There is a trend in Franklin County of long-serving county clerks and Debbie Door gives credit to her staff for the best years of her career.
Door, 66, who is the first woman to hold the office, will be retiring from the county clerk’s position after having held the office for the past 16 years.
“The last 16 years have been life changing,” Door said. “When I first started, none of the staff knew what to think. After a few weeks it all worked out and we became a team and have developed close friendships. I’m honored and blessed.”
Door says that friendships are what she’ll miss most when her term expires on Dec. 31.
“As far as this job goes I don’t think I’ve had any low points,” Door said. “We’ve celebrated marriages, babies, graduations, and even grandchildren together. This staff is like my family.”
Her advice to her successor Tim Baker is to listen and embrace the staff.
“He should let them teach him,” Door said. “I’m happy he’s been taking time to learn from them already. He’ll do a good job.”
After 34 years in the banking and mortgage business, Door decided to run for county clerk in 2002 when then clerk Tom Herbst announced he was leaving the office after more than a decade.
She ran against Herbst’s chief deputy Kathy Hardemann and both candidates agreed they would run a clean campaign without any dirty politics.
Door said going in she had no experience in being an elected official, but knew her banking background would be beneficial to her and the county.
Door won the election and made Hardemann her chief deputy and not surprisingly, the pair became close friends.
When she entered office in January 2003 Door came into the position completely green and had to rely on the staff she’s grown to love to teach her the ropes.
“I came in cold,” Door said. “There were no offers from the previous clerk to come in and train, so Day One was really Day One. That’s really the only thing I would have done differently was to have come in ahead of time and worked with Tom.”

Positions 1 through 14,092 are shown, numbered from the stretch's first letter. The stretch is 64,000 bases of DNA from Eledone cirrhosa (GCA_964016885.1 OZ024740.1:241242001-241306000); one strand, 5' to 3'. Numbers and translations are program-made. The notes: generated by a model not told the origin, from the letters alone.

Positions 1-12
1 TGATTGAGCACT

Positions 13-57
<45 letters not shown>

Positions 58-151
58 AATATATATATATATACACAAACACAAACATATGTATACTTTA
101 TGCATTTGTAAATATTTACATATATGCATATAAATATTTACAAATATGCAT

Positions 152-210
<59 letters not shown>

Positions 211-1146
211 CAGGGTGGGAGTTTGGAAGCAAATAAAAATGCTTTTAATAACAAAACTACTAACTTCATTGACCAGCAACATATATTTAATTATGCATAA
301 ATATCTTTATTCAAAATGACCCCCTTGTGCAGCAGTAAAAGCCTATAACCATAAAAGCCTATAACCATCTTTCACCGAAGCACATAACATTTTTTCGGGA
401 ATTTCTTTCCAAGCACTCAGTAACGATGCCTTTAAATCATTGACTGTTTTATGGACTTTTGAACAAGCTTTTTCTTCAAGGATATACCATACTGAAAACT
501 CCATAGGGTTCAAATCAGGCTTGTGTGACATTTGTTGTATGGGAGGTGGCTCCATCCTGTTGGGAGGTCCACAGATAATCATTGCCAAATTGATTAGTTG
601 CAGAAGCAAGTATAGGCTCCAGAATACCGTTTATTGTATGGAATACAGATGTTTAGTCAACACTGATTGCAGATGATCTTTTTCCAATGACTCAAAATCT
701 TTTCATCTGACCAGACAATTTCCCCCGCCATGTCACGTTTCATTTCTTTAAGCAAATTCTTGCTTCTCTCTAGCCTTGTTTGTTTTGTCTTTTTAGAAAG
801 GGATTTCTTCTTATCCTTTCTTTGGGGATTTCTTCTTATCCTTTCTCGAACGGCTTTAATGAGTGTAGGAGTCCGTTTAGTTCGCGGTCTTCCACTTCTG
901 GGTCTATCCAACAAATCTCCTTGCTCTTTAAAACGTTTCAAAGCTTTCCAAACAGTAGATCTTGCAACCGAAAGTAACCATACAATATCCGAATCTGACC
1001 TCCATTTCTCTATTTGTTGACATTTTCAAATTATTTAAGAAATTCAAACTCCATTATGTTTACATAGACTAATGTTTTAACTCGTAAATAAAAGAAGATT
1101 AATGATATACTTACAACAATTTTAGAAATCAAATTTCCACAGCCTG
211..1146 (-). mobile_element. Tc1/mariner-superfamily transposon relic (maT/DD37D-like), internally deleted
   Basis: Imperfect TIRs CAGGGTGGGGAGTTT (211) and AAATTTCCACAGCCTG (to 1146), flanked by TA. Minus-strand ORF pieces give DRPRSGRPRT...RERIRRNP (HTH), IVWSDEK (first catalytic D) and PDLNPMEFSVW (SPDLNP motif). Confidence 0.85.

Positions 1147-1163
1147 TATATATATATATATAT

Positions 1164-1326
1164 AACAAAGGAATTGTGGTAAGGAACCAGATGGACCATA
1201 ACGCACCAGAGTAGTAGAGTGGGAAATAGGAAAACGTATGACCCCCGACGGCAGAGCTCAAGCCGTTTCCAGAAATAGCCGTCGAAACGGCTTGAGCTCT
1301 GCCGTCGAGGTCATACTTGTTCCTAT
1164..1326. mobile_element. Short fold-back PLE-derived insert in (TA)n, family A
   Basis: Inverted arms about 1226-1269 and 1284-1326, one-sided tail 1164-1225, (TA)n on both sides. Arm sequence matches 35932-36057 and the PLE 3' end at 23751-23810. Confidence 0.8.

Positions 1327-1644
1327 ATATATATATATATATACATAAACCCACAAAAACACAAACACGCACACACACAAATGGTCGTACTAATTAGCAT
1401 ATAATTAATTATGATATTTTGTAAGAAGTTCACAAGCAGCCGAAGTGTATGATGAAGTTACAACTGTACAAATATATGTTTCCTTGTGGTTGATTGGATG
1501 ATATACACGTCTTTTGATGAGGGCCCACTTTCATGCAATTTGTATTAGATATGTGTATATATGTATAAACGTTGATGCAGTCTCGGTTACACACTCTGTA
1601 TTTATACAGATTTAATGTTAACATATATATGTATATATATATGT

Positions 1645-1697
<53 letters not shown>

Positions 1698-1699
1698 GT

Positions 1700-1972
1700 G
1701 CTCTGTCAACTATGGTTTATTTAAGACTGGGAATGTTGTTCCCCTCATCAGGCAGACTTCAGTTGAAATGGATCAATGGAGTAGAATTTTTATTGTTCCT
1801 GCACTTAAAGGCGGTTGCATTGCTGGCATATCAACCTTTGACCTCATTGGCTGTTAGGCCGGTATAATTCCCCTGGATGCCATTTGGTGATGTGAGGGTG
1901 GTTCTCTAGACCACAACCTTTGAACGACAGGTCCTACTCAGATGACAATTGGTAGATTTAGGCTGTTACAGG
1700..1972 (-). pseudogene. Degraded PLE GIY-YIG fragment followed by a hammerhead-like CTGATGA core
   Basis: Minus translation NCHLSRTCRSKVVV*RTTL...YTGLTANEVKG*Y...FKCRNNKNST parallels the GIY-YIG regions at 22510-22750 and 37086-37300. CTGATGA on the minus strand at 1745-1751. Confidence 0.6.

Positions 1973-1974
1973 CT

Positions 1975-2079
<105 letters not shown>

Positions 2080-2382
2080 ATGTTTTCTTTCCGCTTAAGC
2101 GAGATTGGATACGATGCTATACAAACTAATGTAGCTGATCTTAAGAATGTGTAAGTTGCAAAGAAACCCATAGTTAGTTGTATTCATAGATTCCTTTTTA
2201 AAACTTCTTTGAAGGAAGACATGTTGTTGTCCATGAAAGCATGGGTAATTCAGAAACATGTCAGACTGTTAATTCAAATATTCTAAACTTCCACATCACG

Door always remembered those early days of finding her way in the dark and vowed she would make things better for others in her position in the future.
During her time as president of a statewide organization for county clerks, Door made sure there was a system in place for communication and support.
“I tried to make sure all new county clerks knew they had somewhere they could go if they needed help,” Door said. “There wasn’t anything like that in 2003, so we created our own little group.”
Door added another highlight of her career as clerk was the modernization of the payroll system and using new technologies to better serve the residents of the county.
The crown jewel in Door’s career is the countless hours spent on elections over the past 16 years.
As chief election authority, Door and her staff have been responsible for the elections that unlike other counties and states, have run smoothly on her watch.
Although it’s been talked about for a year, the walls in her office are now bare, her desk is cleaned off, memories have been boxed up and taken home.
Just as she came into office green in 2003 she enters retirement the same way.
“I plan to lay low for a few months,” Door said. “Sometime soon I’d like to do some volunteer work and get back into more activities with the Rotary Club.”
She added spending time with family is high on her list, especially her husband of nearly 50 years, Neil, and grand-kids.
She also looks forward to nurturing her new hobby of genealogical research.
“On Day One, I’ll get up, eat breakfast and see where the day leads,” she said.